At-home testing kit approved for use for cancer patients

  • By Shiona McCallum
  • technology reporter

A new device has been granted regulatory approval to help reduce the time cancer patients spend in hospital.

Liberty allows patients to take blood tests at home and without supervision and upload results.

Its users say it allows them to cut down on exhausting hospital visits, while doctors suggest it could boost NHS productivity.

Following trials at The Christie in Manchester, the device will now be deployed across 12 NHS sites.

However, Cancer Research UK says it has only been tested on a small number of people so far. The charity says more work is needed before we know whether it could be used more widely in cancer care.

Cancer treatment involves a series of blood tests, as medical staff monitor several health indicators such as hemoglobin levels and total white blood cell count.

Lynn Thompson, who has battled both ovarian and bowel cancer since 2017 – and was one of the trial patients – said it was a huge relief to be able to do some of those tests at home.

image Caption, She says that this device has really reduced the stress and anxiety in her life.

“Honestly, I fell in love with the machine. It was very easy to follow and use,” said the 52-year-old.

She said this helped her no longer be tied to a fixed schedule of hospital visits, which she found physically and mentally exhausting – especially given her fear of needles.

“By the time I would get to the chair in the blood room, I would probably pass out, and it would have a direct effect – it made me feel very bad the whole day.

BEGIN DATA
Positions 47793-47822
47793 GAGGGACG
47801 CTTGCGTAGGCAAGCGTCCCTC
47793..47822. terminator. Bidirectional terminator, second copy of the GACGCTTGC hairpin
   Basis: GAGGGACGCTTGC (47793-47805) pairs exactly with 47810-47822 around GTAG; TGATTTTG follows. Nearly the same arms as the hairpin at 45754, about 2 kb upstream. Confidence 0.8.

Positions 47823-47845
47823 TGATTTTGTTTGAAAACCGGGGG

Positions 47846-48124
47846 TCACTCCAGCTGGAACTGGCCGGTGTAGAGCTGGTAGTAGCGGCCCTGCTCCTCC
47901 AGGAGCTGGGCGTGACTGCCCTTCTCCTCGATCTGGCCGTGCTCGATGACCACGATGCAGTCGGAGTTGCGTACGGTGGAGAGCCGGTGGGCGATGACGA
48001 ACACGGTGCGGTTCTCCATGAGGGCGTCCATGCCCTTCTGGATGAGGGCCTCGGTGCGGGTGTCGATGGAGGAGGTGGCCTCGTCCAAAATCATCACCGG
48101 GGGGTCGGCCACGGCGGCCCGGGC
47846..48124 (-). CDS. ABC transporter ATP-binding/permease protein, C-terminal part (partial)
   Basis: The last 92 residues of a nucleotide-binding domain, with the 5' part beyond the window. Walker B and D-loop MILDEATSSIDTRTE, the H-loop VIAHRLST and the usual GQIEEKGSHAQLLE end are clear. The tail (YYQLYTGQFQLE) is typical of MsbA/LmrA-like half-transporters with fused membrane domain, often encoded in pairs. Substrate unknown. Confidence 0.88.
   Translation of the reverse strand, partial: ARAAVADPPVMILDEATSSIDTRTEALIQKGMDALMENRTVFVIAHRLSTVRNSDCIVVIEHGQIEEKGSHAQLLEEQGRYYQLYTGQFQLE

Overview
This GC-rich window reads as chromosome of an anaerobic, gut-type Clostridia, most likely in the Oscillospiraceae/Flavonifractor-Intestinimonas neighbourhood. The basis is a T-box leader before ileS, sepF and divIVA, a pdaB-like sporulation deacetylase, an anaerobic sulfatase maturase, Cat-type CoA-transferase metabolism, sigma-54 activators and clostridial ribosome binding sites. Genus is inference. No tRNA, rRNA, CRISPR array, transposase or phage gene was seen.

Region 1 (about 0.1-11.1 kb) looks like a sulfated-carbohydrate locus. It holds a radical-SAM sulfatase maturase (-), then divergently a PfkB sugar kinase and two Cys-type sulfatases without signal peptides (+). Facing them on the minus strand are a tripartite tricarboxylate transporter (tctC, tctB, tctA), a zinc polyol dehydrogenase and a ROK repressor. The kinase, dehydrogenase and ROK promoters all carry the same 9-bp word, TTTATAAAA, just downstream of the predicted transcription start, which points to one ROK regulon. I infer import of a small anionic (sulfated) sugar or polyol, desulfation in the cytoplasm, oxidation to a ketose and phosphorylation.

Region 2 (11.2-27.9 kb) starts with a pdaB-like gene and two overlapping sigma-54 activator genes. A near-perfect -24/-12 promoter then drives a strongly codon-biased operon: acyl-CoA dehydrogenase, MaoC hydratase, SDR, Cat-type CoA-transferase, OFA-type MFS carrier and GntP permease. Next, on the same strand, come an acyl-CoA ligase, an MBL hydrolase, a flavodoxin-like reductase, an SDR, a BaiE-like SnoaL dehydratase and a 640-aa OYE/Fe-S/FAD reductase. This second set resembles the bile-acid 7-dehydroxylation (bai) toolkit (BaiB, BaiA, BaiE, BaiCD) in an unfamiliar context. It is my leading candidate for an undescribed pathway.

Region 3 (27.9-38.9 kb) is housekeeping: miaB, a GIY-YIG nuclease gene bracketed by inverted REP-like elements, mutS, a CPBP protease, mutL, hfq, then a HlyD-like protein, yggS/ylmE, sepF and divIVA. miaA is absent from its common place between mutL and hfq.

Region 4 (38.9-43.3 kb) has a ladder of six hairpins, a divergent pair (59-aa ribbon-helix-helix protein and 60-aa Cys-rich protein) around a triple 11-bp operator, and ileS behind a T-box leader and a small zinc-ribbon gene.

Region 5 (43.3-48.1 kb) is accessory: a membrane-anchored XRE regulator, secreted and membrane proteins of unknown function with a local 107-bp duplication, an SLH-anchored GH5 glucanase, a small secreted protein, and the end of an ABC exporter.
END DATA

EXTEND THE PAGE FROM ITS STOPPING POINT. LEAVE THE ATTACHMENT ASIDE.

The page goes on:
“The machine removes all that, it’s a simple finger prick that doesn’t hurt. There’s a small amount of blood and then it’s covered up – no stress or worry.”

The device, the size of a small printer, can send blood sample analysis directly to hospital teams.

Sacha Howell, a senior lecturer in medical oncology at the University of Manchester, said moving blood tests from the confines of hospital to the comfort of patients’ homes was not only more convenient for patients, but could also lead to savings for the NHS.

Recently, The Christie – one of the largest cancer treatment centers of its type in Europe – has deployed phlebotomy units across the region, becoming known as “blood closer to home”.

“But it still means we have to staff those units so patients can get blood tests,” Dr. Howell said.

“If patients were able to do these on their own at home, it would result in significant efficiencies.”

Trials conducted at The Christie have shown promising results, although the number of patients is small.

22 patients like Lin have participated in the domestic study, which includes regulatory approval trials involving 470 patients.

Cancer Research said the low numbers mean some precautions need to be taken.

“It is still very early days for this technology” and further research is needed, it said in a statement.

It added, “Regulatory approval does not indicate effectiveness or clinical utility at this stage – those questions will need to be addressed in future clinical trials of the device before it can be used for more Can be used widely.”

The boss of the company that makes it, Antia, is excited about what he says is the world’s first blood count analyzer that patients can use in their own homes.

“By providing information about patients’ health status, this tool enables health care professionals to address complications earlier, reducing hospitalizations and treatment interruptions,” said Dr. Toby Bessie-Fisher. “

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Disclaimer : The content in this article is for educational and informational purposes only.

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